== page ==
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Harry Potter Doc: We Are Wizards

With Harry Potter and the Deathly Hallows: Part 1 about to hit screens and Part 2 in theaters next year, now would be a good time to look into Potter fandom’s Golden Age. Luckily, filmmaker Josh Koury captured the mania and the craziness in his entertaining documentary We Are Wizards, which is embedded in full above. The film specifically focuses on the multimedia aspect of fans’ engagement with the source material and with each other, particularly the music subculture called Wizard Rock. WARNING: If you’re planning to watch this documentary with your kids — or if you are a kid — interview subject Brad Neely, unfortunately, colors his language with lots of expletives.

Although the documentary doesn’t get into the history of fandom in general, Harry Potter-inspired Wizard Rock isn’t an all too unusual expression of fan love. Star Trek has its fans dressing up like Klingons and singing drinking songs. Leonard “Mr. Spock” Nimoy has his notorious Lord of the Rings-inspired “Ballad of Bilbo Baggins.”

What I found most surprising about We Are Wizards is that the music is actually pretty good. The band Harry and the Potters are good, nerdy interview subjects, but also their song about having a date in a coffee shop is a great, catchy tune that if you didn’t know he character names dropped in the song, you’d have no clue it was based on the Potter books.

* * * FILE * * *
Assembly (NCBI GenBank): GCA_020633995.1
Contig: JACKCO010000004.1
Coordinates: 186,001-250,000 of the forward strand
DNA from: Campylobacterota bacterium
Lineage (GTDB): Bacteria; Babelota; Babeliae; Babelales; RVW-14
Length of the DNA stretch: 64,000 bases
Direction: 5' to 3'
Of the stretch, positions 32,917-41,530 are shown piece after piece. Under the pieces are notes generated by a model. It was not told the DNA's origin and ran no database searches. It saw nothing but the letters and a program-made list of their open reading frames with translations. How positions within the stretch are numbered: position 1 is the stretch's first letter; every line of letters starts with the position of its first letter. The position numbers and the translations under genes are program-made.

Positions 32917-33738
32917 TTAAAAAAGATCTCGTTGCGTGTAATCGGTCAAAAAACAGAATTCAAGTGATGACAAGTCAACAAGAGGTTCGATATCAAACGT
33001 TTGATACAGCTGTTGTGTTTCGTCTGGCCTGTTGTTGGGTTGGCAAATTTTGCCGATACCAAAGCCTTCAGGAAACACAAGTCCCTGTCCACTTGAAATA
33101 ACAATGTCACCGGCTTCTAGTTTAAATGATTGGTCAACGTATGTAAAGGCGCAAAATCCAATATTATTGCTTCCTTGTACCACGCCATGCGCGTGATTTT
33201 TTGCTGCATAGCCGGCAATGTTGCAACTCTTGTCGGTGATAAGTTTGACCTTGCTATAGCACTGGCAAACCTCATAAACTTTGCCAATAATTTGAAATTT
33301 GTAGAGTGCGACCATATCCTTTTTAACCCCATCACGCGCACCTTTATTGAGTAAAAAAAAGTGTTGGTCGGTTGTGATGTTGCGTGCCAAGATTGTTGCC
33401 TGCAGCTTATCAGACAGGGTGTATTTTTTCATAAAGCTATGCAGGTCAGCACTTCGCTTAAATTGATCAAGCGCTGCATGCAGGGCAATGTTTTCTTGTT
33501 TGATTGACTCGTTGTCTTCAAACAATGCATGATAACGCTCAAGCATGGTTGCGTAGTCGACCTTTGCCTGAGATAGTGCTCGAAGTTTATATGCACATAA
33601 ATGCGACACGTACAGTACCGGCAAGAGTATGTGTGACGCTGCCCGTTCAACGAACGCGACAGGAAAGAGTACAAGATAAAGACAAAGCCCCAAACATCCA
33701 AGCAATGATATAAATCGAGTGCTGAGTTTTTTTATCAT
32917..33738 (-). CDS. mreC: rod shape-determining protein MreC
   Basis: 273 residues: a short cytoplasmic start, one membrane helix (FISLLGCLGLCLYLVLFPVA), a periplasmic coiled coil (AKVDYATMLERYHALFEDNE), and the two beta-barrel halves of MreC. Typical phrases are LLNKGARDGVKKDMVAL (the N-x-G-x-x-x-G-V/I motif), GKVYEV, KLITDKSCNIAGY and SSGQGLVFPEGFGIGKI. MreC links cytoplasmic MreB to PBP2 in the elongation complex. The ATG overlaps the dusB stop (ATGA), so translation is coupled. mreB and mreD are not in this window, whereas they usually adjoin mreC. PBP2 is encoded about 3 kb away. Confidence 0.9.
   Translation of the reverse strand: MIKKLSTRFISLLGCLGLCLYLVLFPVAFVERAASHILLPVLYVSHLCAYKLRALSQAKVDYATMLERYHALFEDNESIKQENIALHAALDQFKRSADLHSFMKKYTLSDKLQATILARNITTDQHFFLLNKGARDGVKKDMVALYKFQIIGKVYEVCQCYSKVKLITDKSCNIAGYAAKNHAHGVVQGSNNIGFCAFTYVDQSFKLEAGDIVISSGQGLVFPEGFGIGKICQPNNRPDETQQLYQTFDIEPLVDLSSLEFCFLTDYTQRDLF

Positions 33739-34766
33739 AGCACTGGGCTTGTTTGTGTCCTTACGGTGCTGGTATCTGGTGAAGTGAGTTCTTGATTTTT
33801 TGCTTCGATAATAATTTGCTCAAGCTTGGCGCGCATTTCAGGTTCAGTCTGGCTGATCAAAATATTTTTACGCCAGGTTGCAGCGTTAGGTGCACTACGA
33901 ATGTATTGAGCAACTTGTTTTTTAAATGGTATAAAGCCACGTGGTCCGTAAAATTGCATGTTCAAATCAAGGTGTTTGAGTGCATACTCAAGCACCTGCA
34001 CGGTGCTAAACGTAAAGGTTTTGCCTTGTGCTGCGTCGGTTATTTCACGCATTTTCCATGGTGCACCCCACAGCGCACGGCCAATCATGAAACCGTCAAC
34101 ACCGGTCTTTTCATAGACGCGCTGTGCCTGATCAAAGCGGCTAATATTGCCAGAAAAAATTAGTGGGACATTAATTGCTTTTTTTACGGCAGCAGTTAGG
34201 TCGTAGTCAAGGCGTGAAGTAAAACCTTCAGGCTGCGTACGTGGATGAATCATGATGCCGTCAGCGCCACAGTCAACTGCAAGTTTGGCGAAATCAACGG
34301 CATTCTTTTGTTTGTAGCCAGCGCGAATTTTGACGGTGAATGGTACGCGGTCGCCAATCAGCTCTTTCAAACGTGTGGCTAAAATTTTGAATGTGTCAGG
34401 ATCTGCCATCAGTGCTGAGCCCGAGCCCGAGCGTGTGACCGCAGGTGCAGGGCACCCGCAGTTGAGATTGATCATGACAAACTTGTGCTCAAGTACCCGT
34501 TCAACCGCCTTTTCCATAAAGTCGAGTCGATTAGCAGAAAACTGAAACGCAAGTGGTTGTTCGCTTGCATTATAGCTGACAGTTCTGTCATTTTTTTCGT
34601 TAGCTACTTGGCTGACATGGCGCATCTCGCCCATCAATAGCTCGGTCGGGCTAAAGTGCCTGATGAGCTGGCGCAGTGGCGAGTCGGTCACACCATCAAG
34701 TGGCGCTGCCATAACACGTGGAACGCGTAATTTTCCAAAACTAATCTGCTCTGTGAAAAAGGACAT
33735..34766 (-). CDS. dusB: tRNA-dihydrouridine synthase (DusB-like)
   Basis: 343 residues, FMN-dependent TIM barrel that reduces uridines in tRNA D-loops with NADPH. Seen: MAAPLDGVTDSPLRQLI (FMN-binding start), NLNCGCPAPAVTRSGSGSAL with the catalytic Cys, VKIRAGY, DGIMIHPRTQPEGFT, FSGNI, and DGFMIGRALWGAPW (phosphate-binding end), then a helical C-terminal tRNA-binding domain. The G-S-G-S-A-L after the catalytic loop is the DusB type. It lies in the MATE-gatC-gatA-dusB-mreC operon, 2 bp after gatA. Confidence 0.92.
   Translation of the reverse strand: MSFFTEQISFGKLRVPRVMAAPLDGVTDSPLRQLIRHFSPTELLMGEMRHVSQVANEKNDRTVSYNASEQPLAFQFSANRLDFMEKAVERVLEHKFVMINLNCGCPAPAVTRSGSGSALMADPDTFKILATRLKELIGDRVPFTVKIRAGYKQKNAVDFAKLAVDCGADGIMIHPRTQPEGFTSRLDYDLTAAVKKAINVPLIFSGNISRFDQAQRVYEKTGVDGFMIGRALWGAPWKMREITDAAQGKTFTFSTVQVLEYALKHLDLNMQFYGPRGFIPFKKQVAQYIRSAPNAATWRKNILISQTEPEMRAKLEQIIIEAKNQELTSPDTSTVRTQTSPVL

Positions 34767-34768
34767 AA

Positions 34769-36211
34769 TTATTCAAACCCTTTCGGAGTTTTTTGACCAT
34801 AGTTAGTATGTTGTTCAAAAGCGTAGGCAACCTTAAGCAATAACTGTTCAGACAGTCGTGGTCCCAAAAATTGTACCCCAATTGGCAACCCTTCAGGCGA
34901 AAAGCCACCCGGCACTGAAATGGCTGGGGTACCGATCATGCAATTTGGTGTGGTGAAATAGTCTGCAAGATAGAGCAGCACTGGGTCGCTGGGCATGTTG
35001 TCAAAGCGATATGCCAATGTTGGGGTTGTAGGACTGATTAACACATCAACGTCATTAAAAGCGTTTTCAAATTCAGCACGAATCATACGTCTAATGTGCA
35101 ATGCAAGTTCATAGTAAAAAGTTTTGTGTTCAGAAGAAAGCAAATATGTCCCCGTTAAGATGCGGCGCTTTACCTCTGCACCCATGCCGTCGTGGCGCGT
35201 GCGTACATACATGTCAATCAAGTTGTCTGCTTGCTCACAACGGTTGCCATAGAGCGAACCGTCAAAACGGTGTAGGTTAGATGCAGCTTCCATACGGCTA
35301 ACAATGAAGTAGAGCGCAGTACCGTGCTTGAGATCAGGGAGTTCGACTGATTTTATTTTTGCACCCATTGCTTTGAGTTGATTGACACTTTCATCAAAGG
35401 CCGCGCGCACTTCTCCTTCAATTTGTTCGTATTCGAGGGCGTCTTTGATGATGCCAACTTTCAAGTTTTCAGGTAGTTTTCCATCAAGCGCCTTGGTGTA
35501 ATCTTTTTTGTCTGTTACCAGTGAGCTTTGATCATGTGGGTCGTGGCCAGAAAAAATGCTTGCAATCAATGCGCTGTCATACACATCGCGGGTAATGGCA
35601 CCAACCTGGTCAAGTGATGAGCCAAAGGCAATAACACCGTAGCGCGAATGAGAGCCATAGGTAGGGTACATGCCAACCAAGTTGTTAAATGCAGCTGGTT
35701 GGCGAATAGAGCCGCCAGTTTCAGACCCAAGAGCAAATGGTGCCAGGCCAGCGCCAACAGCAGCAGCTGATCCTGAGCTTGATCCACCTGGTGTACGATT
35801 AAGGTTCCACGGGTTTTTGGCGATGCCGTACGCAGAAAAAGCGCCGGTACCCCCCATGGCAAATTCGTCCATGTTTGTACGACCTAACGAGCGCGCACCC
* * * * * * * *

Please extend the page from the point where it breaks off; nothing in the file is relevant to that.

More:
It’s also amusing — in a good way — to see how different all the bands are. I also like the one band that sings from the point of view of Draco Malfoy, so all their songs are about how much they hate Harry Potter. (The character, not the franchise.) Plus, the four-year-old and seven-year-old singing brothers are adorable beyond belief.

In addition to the Wizard Rock bands, the movie also gets involved with other multimedia fan projects, most of which get tangled up in legal wranglings with Warner Bros. The most infamous is Brad Neely’s Wizard People, Dear Reader, in which Neely recites his own narration to Harry Potter and the Sorcerer’s Stone. Neely never mentions by name any of the film festivals that screened his Potter re-imagining, but one of them was the 2004 New York Underground Film Festival.

Then there’s Heather Lawver, who used to run a now-defunct “school newspaper” website inspired by Harry Potter called the Daily Prophet. When the Daily Prophet and other fan-run websites received threatening cease-and-desist letters from Warner Bros., she and another fan, Alastair Alexander, organized a boycott against the corporation.

The film really nicely brings up the complications that arise between corporate interests and fan interests. Personally, as someone who’s worked for major corporations, I understand the need to protect multi-million dollar generating franchises, even when that need causes major frustrations — such as when 13-year-old girls receive threatening letters in the mail.

Plus, things are so amplified these days because of the internet. Fandom and the spreading of copyright-infringing materials can spring up so quickly, unlike the slow growth of something like Star Trek fandom in the ’60s and ’70s.

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